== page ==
If “smartphone” was a language, anyone who’s witnessed a toddler deftly maneuvering through an iPhone will realize that kids grow up fluent, possibly at the expense of their social development. As such, USA Today reports that two major Apple investors — who control $2 billion of the company’s shares — are calling upon CEO Tim Cook to help curb this growing problem.
Although it’s not clear how Apple can take effective action when children’s parents are equally addicted to gadgets (and can use them as “babysitters”), the two investors, Jana Partners LLC (based in New York) and the California State Teachers’ Retirement System (CalSTRS), penned an open letter:
“There is a developing consensus around the world including Silicon Valley that the potential long-term consequences of new technologies need to be factored in at the outset, and no company can outsource that responsibility. Apple can play a defining role in signaling to the industry that paying special attention to the health and development of the next generation is both good business and the right thing to do.”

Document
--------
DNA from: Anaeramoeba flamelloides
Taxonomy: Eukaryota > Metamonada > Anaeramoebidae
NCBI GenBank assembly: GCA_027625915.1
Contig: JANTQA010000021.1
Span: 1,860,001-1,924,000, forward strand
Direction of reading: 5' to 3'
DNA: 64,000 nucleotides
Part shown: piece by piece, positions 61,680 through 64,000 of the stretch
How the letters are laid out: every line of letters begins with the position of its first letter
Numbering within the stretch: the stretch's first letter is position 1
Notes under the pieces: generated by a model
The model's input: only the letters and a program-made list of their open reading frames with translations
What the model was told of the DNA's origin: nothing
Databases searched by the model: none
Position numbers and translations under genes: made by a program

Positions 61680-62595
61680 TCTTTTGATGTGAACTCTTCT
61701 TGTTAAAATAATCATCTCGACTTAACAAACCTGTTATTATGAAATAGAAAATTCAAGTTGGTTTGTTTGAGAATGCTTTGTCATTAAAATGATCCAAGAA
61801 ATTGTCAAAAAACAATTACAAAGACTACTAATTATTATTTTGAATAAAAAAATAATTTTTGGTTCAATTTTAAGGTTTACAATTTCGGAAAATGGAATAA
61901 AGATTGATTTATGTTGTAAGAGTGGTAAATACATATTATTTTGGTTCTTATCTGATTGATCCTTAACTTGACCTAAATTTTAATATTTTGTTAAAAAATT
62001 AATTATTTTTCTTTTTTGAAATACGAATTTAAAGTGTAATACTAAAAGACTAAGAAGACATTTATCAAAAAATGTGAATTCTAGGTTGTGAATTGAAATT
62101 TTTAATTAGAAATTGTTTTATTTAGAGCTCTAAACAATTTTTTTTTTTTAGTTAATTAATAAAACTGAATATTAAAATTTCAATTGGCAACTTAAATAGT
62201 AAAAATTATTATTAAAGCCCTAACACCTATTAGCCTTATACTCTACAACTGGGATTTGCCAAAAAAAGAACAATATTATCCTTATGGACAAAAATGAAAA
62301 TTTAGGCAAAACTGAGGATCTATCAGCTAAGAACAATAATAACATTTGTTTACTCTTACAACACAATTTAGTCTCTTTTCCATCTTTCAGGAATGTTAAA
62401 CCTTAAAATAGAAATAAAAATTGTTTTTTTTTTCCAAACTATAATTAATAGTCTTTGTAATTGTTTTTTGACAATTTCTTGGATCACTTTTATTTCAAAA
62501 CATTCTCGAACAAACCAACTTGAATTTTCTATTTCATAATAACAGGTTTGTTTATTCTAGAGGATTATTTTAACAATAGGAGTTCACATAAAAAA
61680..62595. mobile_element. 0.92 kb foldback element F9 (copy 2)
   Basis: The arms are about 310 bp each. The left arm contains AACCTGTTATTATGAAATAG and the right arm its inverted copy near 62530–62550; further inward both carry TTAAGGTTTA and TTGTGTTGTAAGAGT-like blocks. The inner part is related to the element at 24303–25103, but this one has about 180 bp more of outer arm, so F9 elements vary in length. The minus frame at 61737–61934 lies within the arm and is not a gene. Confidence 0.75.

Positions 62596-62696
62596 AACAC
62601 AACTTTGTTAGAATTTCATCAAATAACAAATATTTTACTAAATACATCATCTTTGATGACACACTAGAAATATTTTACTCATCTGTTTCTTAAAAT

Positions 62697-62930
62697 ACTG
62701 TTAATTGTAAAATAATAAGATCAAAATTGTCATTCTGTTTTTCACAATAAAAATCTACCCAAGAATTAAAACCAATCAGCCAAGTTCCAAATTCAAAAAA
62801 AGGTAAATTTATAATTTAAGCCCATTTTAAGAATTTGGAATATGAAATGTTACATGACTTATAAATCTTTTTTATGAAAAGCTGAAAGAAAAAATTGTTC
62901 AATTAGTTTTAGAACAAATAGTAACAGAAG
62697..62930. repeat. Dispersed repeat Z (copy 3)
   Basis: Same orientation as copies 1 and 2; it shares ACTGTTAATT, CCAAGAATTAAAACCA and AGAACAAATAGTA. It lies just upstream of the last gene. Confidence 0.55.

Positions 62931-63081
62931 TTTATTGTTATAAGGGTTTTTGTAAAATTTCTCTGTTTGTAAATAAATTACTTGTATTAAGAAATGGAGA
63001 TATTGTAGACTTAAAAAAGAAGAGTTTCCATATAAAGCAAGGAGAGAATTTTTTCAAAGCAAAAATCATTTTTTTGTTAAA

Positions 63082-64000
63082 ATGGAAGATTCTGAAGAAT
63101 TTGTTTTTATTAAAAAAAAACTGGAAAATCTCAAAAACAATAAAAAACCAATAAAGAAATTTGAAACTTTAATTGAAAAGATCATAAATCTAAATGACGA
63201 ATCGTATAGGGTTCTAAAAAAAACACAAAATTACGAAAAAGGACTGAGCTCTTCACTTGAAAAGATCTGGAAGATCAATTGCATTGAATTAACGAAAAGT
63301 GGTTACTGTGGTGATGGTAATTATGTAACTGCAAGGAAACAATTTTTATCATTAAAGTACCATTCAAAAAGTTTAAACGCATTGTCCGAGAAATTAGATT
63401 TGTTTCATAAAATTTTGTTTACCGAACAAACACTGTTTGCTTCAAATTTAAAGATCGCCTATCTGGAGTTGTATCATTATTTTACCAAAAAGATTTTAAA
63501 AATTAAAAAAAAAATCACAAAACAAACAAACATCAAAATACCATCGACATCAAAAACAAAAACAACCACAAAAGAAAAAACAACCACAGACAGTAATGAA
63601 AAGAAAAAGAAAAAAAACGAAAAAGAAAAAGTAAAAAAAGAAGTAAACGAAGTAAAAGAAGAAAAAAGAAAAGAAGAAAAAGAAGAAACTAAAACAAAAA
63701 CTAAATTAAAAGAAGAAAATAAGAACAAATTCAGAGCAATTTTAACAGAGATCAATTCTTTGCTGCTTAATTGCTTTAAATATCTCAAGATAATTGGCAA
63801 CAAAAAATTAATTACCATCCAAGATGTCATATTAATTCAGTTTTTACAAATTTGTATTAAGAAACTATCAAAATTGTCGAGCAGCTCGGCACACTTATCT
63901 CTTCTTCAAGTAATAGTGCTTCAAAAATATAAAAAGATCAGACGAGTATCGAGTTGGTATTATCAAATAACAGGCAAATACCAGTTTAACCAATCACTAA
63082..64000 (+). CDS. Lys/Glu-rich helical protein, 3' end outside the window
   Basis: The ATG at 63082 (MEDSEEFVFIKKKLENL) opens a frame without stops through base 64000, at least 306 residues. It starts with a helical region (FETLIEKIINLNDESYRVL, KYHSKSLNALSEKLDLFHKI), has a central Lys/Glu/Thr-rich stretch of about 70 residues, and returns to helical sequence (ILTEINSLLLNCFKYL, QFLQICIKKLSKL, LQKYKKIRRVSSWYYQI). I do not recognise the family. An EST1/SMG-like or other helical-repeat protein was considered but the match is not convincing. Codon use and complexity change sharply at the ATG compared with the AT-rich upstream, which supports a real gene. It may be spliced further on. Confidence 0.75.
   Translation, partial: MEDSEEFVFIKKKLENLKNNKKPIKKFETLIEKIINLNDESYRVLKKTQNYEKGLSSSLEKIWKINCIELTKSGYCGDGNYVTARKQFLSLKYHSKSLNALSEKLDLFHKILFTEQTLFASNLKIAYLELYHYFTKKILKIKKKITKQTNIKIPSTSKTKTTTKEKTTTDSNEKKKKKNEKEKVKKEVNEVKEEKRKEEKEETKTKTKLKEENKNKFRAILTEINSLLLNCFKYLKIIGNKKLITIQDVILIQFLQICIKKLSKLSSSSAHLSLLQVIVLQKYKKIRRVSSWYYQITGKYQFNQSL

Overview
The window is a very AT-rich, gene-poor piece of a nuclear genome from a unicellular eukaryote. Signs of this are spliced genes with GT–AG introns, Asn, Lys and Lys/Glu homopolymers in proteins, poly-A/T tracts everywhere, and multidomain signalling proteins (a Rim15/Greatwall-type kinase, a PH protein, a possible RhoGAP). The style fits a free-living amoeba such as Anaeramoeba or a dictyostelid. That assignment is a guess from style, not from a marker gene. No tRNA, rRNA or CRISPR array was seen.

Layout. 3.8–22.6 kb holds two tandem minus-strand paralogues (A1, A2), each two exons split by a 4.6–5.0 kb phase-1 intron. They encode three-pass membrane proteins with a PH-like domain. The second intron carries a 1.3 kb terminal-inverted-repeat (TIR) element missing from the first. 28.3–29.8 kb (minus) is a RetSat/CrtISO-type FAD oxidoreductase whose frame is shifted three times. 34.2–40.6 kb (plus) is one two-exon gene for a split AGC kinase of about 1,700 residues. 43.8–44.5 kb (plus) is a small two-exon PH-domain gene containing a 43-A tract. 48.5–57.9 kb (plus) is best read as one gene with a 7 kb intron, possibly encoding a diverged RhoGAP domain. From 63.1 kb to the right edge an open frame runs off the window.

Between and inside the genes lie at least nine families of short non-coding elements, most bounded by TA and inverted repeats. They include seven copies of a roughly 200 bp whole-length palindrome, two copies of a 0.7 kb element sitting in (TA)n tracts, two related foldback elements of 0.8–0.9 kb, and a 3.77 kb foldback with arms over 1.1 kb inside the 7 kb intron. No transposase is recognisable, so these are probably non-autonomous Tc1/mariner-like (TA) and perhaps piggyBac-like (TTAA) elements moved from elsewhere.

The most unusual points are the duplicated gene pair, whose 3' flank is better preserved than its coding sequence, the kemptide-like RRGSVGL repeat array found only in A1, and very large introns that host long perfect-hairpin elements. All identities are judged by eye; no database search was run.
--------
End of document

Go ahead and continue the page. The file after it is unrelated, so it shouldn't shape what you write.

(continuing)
It’s a valid cause, but Apple certainly isn’t the only main contributor to the epidemic. Facebook ex-founder Sean Parker recently admitted that their platform was designed to exploit “vulnerability in human psychology,” which means that they knew people would enjoy that mini-dopamine hit every time someone sees a “like” on their status or photo. Although Facebook technically bans anyone under age 14 from signing up for their service, kids are still sneaking onto the platform with few checks and balances. And while Apple can lead by example, perhaps the tech industry as a whole needs to do some more (virtual) soul searching.